There may be an exit strategy that doesn't end badly for Blue Apron (NYSE:APRN) and its shareholders. Supermarket giant Albertsons revealed on Wednesday afternoon that it's acquiring meal-kit upstart Plated for an undisclosed price, a move that's sparking speculation that Blue Apron might become buyout bait itself.

Blue Apron investors can use a break. The stock has shed nearly half of its value since going public at $10 three months ago. One thing weighing on the provider's fall from grace is that (NASDAQ:AMZN) emerged as a rival by testing its own-meal kit delivery service just around the time of Blue Apron's IPO. Albertsons' purchase of Plated makes even more sense in light of Amazon's purchase of Whole Foods Market this summer. If supermarket chains now need to offer the delivery of ingredients for gourmet meals with step-by-step recipe instructions to compete, it's a lot easier to buy an established player. Whole Foods now has Amazon. Albertsons can work with Plated, offering in-store pickup or home delivery of its meal kits. And Blue Apron becomes a viable acquisition candidate for anyone else. 

A family preparing a Blue Apron meal kit.

Image source: Blue Apron.  

Aprons are going red

Amazon's arrival is one knock on Blue Apron, but the stock's demise is primarily a self-inflicted wound. The biggest reason investors soured on the summertime debutante was its horrendous second-quarter report. Top-line growth slowed to 18% in its latest quarter, but its guidance points to a 5% to 10% revenue decline during the latter half of this year.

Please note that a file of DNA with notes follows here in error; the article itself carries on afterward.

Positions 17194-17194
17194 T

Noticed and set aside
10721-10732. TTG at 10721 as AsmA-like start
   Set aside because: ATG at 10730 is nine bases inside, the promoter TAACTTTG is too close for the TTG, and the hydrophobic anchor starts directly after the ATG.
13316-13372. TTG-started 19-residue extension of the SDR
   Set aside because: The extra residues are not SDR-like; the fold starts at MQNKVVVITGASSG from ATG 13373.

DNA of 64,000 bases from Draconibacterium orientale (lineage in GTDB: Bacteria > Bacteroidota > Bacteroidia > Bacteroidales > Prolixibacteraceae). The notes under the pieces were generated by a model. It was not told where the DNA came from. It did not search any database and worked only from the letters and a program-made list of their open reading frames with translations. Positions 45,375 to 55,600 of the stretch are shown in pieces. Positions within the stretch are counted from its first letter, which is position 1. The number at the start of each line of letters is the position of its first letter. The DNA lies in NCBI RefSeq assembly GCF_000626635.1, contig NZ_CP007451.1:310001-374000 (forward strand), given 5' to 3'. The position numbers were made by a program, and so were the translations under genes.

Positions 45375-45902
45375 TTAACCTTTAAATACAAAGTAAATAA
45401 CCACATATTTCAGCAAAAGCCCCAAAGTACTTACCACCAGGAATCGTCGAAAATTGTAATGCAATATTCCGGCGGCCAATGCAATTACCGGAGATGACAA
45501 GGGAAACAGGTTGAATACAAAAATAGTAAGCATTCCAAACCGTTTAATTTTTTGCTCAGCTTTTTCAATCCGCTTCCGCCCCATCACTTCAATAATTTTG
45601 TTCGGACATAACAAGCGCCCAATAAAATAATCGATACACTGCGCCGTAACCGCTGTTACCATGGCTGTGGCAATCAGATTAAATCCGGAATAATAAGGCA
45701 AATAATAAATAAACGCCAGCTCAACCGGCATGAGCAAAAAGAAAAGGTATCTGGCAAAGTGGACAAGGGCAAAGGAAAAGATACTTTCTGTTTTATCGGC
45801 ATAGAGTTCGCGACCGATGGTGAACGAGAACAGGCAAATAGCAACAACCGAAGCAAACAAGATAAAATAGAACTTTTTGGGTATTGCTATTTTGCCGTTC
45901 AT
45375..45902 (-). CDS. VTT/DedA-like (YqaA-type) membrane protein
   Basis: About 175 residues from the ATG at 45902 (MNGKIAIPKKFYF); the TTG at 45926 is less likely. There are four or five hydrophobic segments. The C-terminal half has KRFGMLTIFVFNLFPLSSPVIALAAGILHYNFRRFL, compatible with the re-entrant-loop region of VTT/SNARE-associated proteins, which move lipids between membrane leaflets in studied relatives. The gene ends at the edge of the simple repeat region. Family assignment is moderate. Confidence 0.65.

It's getting expensive to attract new customers, and folks aren't sticking around after the novelty of the weekly deliveries wears thin. The average customer placed just four weekly orders in Blue Apron's latest quarter, and that's crummy retention for any kind of business.

Having a supermarket chain as a parent company could help with all facets of Blue Apron's current shortcomings, giving Blue Apron cheaper access to promotional exposure by reaching out to in-store shoppers. Albertsons gets it, and another grocer or discount department-store chain with a similar vision can get up to speed by picking up Blue Apron for less than its IPO price.

The problem with buyout speculation is that it often goes unfulfilled. Blue Apron's lead in this niche makes it a compelling story, but it remains to be seen how much someone is willing to pay or if a bidding war can break out.

It's been a cruel summer for Blue Apron, but things could get interesting in the fall.

Rick Munarriz has no position in any of the stocks mentioned. The Motley Fool owns shares of and recommends Amazon. The Motley Fool has a disclosure policy.